Azerbaijan shares land borders with Russia (Dagestan), Georgia, Armenia, Iran and also shares a border with Turkey via the exclave of Nakhchivan. As mentioned below, the border with Armenia is closed.
The most commonly used border crossings from Georgia to Azerbaijan are the Lagodekhi-Balaken border (connecting Telavi and Zaqatala) and the 'Red Bridge' border crossing (known in Russian as Krasniy Most, connecting Rustavi with Qazax).
Lagodekhi-Balaken border is more frequented by tourists, and it has a scenic road all the way down to Baku. Cost for the car: $40 (for tax and insurance). There are minibuses from Telavi to Lagodekhi (1,5h), from where you can walk or take a taxi for the remaining 4km. There is also a bus from Telavi to Balaken (7 GEL), just across the border on the Azeri side.
Yarag-Kazmalyar – Samur crossing is the only crossing between Azerbaijan (Yalama) and Russia open to foreigners. If you are heading from Russia then keep M29 highway all the way to Yalama. There is another crossing near the Russian town of Filya, but foreigners will be diverted from there to Yalama. It used to be impossible for people who come from non-CIS countries to cross the Azeri border with Russia, but the rules have changed, so it is possible to cross from Azerbaijan into Dagestan. Be ready to get an unusual degree of scrutiny on both sides as foreigners crossing this border is a rare sight here. It is about one hour from Derbent to the border, about an hour total to cross the border and then 3 hours drive to Baku. To get to Derbent from Makhachkala take marshrutka from Makhachala’s South Bus Station (2 hours drive). Marshrutkas depart quite frequently, at least every half hour.
Despite the strong ties between Turkey and Azerbaijan, the countries only share a border with the Azeri excalve of Nakhchivan, with one border crossing coming in close to Aralık in Turkey. This border is accessed through a narrow strip of Turkish land that runs close to the Iranian border and Turkey. If you want to travel between the main part of Azerbaijan and Nakhchivan, then you will need to go via Iran.
While Nagorno-Karabakh is de jure part of Azerbaijan the de facto state considers itself independent and can only be accessed via Armenia. There is no need to get a visa in advance, just go to Stepanakert and your passport will be registered at the border, where you’ll get a piece of paper saying that you will need to visit the Ministry of Foreign Affairs in Stepanakert, where you can pay for your visa. It takes 20 minutes to do so. The main border is at the Lachin corridor, but you can also enter from the north via Sotk, or on the southern road that scouts the Iranian border. We strongly advise you do not travel to Azerbaijan after having been in Nagorno-Karabakh, since this is illegal in Azerbaijan and you will be refused entry into the country, and if you have been public about your travels there, then you will also been blacklisted. It goes without saying that if you are Armenian, or even of Armenian descent, you will also be forbidden entry into the country.
Iran border (Astara border crossing)
The main border crossing going from Azerbaijan into Iran is located in Astara in the south of the country. This is the main road you’ll find from going from Baku. The drive from Baku to Astara by bus will take around 6 hours. The cost is around $7-10 USD. Border towns on each side are both called Astara and the good thing about this border is that you literally walk from one town into the other. No need to find transport to the border, just get a bus to Azeri Astara, and walk across to the Iranian Astara.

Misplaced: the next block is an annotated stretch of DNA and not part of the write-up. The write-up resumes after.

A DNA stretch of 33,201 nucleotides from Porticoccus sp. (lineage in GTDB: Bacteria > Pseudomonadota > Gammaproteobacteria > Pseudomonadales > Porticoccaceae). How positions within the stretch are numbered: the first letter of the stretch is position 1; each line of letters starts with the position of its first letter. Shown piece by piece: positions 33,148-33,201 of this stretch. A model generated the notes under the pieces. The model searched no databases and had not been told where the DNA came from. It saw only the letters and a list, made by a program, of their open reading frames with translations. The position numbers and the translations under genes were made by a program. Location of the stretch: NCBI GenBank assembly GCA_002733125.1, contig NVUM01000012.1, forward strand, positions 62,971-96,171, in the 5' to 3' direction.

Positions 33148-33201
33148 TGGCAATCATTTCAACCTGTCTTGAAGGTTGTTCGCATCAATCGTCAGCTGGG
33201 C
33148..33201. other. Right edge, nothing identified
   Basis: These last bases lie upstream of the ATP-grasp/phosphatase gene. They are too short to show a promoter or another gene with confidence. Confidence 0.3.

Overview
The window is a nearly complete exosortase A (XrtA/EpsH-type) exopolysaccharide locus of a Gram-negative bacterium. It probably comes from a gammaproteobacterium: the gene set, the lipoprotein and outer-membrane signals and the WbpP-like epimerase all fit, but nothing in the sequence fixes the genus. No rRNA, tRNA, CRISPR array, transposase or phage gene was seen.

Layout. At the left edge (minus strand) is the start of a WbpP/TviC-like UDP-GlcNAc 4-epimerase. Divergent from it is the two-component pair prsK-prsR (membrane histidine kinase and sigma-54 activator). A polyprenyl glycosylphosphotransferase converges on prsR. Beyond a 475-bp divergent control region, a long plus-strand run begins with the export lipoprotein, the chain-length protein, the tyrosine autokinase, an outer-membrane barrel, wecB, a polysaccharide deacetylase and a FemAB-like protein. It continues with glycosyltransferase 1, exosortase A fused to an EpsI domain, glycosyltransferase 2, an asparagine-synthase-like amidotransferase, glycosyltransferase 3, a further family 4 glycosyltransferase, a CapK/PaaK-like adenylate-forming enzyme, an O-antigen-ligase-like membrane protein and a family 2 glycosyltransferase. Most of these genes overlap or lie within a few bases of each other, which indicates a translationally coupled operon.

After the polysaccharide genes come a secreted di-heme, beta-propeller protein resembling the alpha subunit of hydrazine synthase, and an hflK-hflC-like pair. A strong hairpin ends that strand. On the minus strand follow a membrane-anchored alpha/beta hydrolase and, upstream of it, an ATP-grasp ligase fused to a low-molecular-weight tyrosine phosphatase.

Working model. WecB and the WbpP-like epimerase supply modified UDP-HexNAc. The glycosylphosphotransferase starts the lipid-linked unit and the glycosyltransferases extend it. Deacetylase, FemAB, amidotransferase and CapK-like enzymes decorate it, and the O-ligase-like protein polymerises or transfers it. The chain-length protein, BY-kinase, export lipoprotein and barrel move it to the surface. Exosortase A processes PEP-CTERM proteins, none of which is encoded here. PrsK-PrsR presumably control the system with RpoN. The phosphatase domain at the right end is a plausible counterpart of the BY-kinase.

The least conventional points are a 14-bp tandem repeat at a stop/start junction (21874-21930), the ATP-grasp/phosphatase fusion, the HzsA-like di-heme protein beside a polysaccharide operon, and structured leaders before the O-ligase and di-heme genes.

There is also a possibility to take a train from Baku that departs at 23.00 and arrives to Astara at 09.10 the following day (note that departure time is generally punctual, arrival time is flexible). The cost is around 6 AZN in a 3rd class / platskartny compartment. If you plan to move further on to Iranian border then take a taxi from the station - the short ride to border is 3-5 manat. Border opens at 09.00 (closes at 18.00), quite a busy crossing, but foreigners are usually let through very quickly. On the Iranian side youґll get ambushed by pushy moneychangers, just go 100m down the road and you can change Azeri money in one of the shops there. Any further into Iran, its questionable if youґll be able to get rid of it.
Then you can take a bus to Rasht (about 180 km). Getting from Rash to Tehran is quite easy. There are frequent buses from Rasht to Tehran so a late connection may be available. You can also buy a bus ticket to Tehran from Astara, but border crossing this way will be lengthier, so going through Rasht seems to be a better option. There is transport immediate at either end of the border so there isn't much walking involved. It takes about 7 hours by bus to get from the border to the Tehran - 2.5 to Rasht and about 4 hours to Tehran. it takes less than 6 hours if you do it by car. Of course consider the traffic if it is a weekend.
There is another crossing at Bilasuvar that is less frequented by international travelers and more busier with the locals crossing into Iran for business and medical treatment trips.
Nakhichevan enclace also has 2 border crossings with Iran, both open for international travelers. Similarly one border crossing has same name for both sides: Jolfa – Julfa. Another one is Poldasht – Shahtakhti but we have not much information on that.
Road from Tbilisi to Azerbaijan border (via Town of Lagodekhi), Republic of Georgia. Total 170 km. 10x time lapse.
Crossing Azeri border at Red Bridge. Border formalities take 40-50 min. Passengers cross separately from the driver.
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